Apple has won the right to import two of its most popular smartwatches into the United States, after the appeals court paused a previous ban on imports.
The tech giant was ordered in October to stop importing and selling Series 9 and Ultra 2 watches, following a complaint from medical-monitoring technology company Masimo that it had infringed patents.
Masimo accused Apple of hoovering up its employees, stealing its pulse oximetry technology and incorporating it into Apple watches.
US President Joe Biden’s administration declined to veto the ban on Boxing Day, allowing it to come into effect.
Apple has appealed the ban that was imposed by the US International Trade Commission (ITC). But on Tuesday, it also asked the US Court of Appeals to grant a pause on it in the meantime.
Apple said it would suffer “irreparable harm” if the ban remained for the two weeks it thought it would take to get a response to its appeal from the US ITC.
In a victory for Apple, today the US Court of Appeals granted a pause on the import ban.
In a four-paragraph ruling, court officials said it would lift the restrictions while it considers Apple’s motion for a longer-term pause during the appeals process.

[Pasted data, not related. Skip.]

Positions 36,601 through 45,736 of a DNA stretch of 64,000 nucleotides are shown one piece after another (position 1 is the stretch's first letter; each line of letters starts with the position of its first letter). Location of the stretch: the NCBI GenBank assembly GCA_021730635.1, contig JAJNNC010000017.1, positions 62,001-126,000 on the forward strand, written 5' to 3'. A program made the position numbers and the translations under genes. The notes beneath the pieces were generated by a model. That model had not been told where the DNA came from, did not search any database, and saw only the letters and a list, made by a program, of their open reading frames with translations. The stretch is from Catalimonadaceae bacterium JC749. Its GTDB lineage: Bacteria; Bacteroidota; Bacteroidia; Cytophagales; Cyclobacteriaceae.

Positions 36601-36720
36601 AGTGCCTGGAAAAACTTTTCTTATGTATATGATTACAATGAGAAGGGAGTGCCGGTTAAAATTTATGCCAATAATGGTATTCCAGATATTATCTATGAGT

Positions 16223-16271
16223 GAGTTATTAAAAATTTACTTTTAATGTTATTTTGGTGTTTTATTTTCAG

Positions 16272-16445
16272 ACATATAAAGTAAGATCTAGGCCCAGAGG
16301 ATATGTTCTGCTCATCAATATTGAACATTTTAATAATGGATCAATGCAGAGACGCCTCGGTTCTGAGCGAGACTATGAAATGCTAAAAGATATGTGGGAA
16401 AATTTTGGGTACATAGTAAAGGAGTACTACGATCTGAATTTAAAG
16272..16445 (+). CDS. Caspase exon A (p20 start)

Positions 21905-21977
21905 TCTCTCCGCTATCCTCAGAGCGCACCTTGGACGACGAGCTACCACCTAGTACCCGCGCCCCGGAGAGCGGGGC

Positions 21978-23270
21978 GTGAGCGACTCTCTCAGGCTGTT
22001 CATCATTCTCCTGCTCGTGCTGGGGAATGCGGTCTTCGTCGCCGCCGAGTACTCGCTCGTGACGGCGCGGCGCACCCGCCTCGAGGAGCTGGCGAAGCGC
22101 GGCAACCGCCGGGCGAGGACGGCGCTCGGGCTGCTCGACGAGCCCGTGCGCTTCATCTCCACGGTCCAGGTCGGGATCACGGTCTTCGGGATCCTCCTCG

The court gave the ITC until 10 January to respond to Apple’s request.
“This is a big win for Apple that was unexpected by many given the legal issues involved in this patent battle,” Wedbush
Securities analyst Dan Ives said.
“Masimo now has a big fight ahead. We expect an appeals case in January to be a big moment.”
The US ITC ruled in October that Apple watches with technology for reading blood-oxygen levels should not be imported or sold.
Apple subsequently paused sales of its Series 9 and Ultra 2 smartwatches in the US, though shoppers could still buy them from other retailers including Amazon, Best Buy, Costco and Walmart.
The ban does not affect the Apple Watch SE, a lower-end model that does not have a pulse oximeter, nor any watches that have already been sold.
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If the import ban were to remain in place, it could cost Apple from hundreds of millions or even billions of dollars, Ben Bajarin, CEO of analyst firm Creative Strategies, said before the decision was announced.
“Going forward, it’s absolutely certain [Apple is] going to have to take a different approach in future hardware to still
enable this feature,” he said.